And the kicker: they are on sale. Meaning if I am guilt stricken when I get home I cannot return them. On the other hand, they are a bargain that surely will belong to some other random size eight woman should I pass them up. And don’t you hate it when you are throwing an outfit together and you think “if only I’d bought those shoes…” I shudder, and sweating slightly, tell the salesgirl I’ll take them. “They’ll look great with a flowy dress,” she says as she rings them up. Yes, I muse, so they will.
A quick mind’s eye scan of my closet sees I have no such flowy dress. Surreptitiously I add “flowy dress” to my list underneath “billowy shirt, cuffed short shorts, military stilettos,” and note I have not yet crossed anything off my list.
I soldier on. American Eagle is next door, and although it appeals to a more youthful crowd, I somehow think billowy might apply. And what do you know? Everything is on sale! I browse through a rack of cute dresses, the words “flowy dress” echoing in my mind. These are more beach cover-up than something you’d wear with my new kicking wedges, but then that “dress it up, dress it down” rule might apply: beach cover up by day, rocking dress at night, perhaps? I grab two. (One halter style, one racer back, both shades of gray but totally different. The racer back one could totally satisfy the flowy dress requirement. Maybe.)
And look! The perfect white summer t-shirts and tanks! A wee bit longer in the body than last years, some great racer back styles (note to self: acquire racer back bras) with plunging necklines perfect for flat chests. I’ll wear them all the time! I want it all, but limit myself to a couple of tanks and tees – neutral, of course – they will go with everything I own.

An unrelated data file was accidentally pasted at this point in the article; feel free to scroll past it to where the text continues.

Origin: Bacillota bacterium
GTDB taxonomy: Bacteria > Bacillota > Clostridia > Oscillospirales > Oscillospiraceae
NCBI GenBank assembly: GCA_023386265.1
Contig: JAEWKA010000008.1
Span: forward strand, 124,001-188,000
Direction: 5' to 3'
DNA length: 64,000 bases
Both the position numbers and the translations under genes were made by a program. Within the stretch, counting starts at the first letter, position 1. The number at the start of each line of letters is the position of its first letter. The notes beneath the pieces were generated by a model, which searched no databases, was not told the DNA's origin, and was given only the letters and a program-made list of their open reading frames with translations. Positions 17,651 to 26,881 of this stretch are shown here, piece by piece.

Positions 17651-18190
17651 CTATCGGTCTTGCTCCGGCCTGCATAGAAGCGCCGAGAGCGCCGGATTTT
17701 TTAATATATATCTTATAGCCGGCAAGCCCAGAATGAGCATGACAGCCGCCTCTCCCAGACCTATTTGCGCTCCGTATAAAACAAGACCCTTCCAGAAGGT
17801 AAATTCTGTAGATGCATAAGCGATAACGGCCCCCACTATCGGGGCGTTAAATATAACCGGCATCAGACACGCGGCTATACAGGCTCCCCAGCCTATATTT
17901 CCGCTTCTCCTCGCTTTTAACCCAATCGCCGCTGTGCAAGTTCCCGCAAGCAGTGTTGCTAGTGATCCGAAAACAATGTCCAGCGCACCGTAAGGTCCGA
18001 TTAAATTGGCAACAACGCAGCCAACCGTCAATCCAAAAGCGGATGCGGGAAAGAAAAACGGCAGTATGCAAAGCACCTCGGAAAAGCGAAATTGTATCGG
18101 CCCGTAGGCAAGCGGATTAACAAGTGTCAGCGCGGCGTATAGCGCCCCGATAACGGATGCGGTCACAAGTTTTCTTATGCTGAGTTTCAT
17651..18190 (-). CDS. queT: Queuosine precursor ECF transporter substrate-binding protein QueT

As the items thrown across my forearm mount, my perspiring worsens, and shortness of breath follows. I know this condition. I am a runner, but the only time I ever experience this tightening in my chest and stitch in my side is when I am shopping, not running, curiously enough.
I attribute this reaction to screaming factions in my brain that arrive in my head whenever I shop: one sounds like me, the other exactly like my husband, strangely enough. A voice remarkably similar to mine shouts “But it’s so cute! And cheap! Why not? You won’t be able to wear this stuff forever! Life is short!” But then a deeper, more masculine voice counters “You have too many dresses! When will you wear these? Do you really need another tank top? Don’t do this! Put them back! Walk away!” I am on my way to the checkout; I know who is going to win this one. Yet I ask the age-old question: “Are these returnable?”
My babysitter fees are racking up and I’m sure my children are starving for dinner and filling the hole with cookies in my absence. I pay for my items and flee the mall, not even furtively glancing at the shops that just might house my cuffed shorts and billowy shirt, military stilettos be damned.
I push aside negative thoughts that tell me I had not accomplished any of my mission, save and accept adding “flowy dress” and (perhaps) crossing it off in one foul swoop. I added racer back bra to my list. I owe my babysitter $40, and spent a wad on things I hadn’t, until this moment, thought I needed. The cuffed shorts and billowy blouse had eluded me, but tomorrow is another day. Who knows what treasures a stroll down Robson Street will unearth?
As I pull in the driveway I realize I forgot to buy milk.